On the eve of landmark elections, Egypt's military ruler warns of "extremely grave" consequences if the turbulent nation does not pull through its current crisis _ an attempt to rally the public behind his council of generals in the face of pressure from protesters to step down immediately. Field Marshal Hussein Tantawi urges voters to turn out for the start of parliamentary elections Monday despite nine days of protests and clashes that some have dubbed a "second revolution." .
In an unprecedented move against a fellow Arab nation, the Arab League approves economic sanctions on Syria to pressure Damascus to end its deadly suppression of an 8-month-old uprising against President Bashar Assad. But even as world leaders abandon Assad, the regime refuses to ease a military assault on dissent that already has killed more than 3,500 people. Damascus slams the sanctions as a betrayal of Arab solidarity and insists a foreign conspiracy is behind the revolt.
Morocco's Interior Ministry says an Islamist party has won the most seats in parliamentary elections and is set to lead the country's next government. Announcing final results, the ministry said the Justice and Development Party has taken 107 seats in the 395-seat legislature following the nationwide vote two days earlier. The PJD _ known by its French initials _ is the latest Islamist party to win an election brought about by the Arab Spring. The right-of-center Istiqlal, a potential ally for the PJD, placed second with 60 seats.
Hundreds of people push their way to the door of the Libyan prime minister's office, demanding representation in government for the Amazigh, one of the country's largest ethnic minorities. The Amazigh, whose culture was suppressed during the decades of Moammar Gadhafi's rule, say they're angry that they are not part of a new transitional government, despite their large size and contribution to toppling Gadhafi. The tensions reflect simmering tribal tensions _ one of many challenges facing the interim government as it tries build democratic institutions from scratch.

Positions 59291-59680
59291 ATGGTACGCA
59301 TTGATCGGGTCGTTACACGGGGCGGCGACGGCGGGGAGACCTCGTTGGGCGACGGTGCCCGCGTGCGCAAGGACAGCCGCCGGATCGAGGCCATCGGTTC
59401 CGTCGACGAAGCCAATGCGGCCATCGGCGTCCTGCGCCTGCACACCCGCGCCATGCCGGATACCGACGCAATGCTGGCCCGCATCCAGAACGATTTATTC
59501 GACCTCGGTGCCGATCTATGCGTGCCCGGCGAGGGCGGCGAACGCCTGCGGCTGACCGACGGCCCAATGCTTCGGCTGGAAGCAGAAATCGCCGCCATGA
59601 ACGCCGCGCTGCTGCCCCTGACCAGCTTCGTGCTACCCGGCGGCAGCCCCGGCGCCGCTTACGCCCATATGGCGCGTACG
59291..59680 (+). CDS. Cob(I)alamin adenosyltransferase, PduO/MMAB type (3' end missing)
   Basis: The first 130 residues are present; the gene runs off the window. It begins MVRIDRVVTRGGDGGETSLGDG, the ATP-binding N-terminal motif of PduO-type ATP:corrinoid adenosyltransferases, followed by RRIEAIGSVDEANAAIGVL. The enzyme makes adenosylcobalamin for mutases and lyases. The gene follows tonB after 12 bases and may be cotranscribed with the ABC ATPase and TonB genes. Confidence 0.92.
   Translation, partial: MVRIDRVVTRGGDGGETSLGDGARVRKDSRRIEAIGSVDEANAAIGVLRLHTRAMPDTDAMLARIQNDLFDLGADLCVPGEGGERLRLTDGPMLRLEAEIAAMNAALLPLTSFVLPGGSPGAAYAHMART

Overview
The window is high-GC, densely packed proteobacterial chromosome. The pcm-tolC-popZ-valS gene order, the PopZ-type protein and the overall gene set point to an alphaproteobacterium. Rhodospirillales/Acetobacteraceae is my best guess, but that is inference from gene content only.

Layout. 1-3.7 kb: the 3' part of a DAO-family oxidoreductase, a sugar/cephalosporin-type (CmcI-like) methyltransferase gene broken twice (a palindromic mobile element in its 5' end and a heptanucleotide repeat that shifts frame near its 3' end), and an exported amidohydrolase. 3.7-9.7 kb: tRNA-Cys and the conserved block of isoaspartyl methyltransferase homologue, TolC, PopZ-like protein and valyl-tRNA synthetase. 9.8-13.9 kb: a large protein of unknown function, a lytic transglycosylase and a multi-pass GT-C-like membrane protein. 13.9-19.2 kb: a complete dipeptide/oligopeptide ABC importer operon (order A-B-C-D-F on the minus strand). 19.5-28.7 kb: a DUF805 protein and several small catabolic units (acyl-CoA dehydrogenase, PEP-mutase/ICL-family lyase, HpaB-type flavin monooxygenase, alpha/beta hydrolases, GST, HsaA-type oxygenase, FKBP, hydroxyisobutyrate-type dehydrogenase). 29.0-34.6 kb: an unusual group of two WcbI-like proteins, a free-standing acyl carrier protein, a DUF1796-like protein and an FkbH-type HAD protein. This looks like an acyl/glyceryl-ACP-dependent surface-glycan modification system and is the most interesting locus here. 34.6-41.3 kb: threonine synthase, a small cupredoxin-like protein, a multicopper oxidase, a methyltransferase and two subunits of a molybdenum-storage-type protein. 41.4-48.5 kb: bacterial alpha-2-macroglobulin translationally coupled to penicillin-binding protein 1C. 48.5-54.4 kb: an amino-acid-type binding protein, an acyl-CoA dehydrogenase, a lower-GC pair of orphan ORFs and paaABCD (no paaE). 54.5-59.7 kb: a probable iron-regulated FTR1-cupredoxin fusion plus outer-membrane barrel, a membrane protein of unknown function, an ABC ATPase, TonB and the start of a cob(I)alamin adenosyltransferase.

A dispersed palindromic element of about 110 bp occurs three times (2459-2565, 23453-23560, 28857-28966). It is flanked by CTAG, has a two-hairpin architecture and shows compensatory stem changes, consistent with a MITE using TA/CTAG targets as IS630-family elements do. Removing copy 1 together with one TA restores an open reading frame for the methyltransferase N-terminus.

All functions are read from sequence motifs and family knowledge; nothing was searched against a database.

Yemen's vice president issues a decree assigning a veteran independent politician to form a national unity government. This is part of the power transfer deal signed by Yemen President Ali Abdullah Saleh last week. Abed Rabbo Mansour Hadi's decree follows the part of the accord that requires the new government to include equal number of ministers from the opposition and Saleh's party. The choice for premier, Mohammed Basindwa, an independent, held several positions in Saleh's government, including foreign and information minister.
Bahrain's state media says the country's king has ordered the creation of a special commission to study recommendations from an independent investigation into political unrest. The decision by King Hamad Bin Isa Al Khalifa follows the release last week of a 500-page report that detailed abuses such as torture and excessive force in a crackdown on protests by Bahrain's majority Shiites for greater rights.
Tunisian airlines suspends flights to Libya's capital Tripoli after armed men swarm the runway and stop a plane from taking off. Flights are suspended until "an improvement in the security conditions," says Soulafa Mokaddem, a spokeswoman for Tunisair. On Saturday afternoon, a TunisAir flight leaving from Tripoli's military airport of Maitiga carrying 47 wounded Libyans to be treated in Tunisia was stopped by 300 armed men.